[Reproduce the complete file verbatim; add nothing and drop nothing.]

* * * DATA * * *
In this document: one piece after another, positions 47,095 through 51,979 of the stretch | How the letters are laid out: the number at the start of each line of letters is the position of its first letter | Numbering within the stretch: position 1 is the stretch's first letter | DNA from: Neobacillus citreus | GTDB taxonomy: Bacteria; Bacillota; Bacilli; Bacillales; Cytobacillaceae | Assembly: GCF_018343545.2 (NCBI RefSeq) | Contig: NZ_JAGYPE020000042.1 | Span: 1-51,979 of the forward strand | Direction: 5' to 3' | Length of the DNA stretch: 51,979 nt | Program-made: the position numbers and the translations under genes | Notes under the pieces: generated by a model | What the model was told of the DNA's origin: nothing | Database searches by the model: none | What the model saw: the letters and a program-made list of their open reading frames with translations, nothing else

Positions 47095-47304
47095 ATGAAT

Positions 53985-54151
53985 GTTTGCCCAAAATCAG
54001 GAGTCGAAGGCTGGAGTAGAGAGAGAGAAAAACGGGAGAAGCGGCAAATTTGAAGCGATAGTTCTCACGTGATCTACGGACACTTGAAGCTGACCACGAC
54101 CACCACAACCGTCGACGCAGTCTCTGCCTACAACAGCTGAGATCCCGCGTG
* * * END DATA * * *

In this document: one piece after another, positions 47,095 through 51,979 of the stretch | How the letters are laid out: the number at the start of each line of letters is the position of its first letter | Numbering within the stretch: position 1 is the stretch's first letter | DNA from: Neobacillus citreus | GTDB taxonomy: Bacteria; Bacillota; Bacilli; Bacillales; Cytobacillaceae | Assembly: GCF_018343545.2 (NCBI RefSeq) | Contig: NZ_JAGYPE020000042.1 | Span: 1-51,979 of the forward strand | Direction: 5' to 3' | Length of the DNA stretch: 51,979 nt | Program-made: the position numbers and the translations under genes | Notes under the pieces: generated by a model | What the model was told of the DNA's origin: nothing | Database searches by the model: none | What the model saw: the letters and a program-made list of their open reading frames with translations, nothing else

Positions 47095-47304
47095 ATGAAT

Positions 53985-54151
53985 GTTTGCCCAAAATCAG
54001 GAGTCGAAGGCTGGAGTAGAGAGAGAGAAAAACGGGAGAAGCGGCAAATTTGAAGCGATAGTTCTCACGTGATCTACGGACACTTGAAGCTGACCACGAC
54101 CACCACAACCGTCGACGCAGTCTCTGCCTACAACAGCTGAGATCCCGCGTG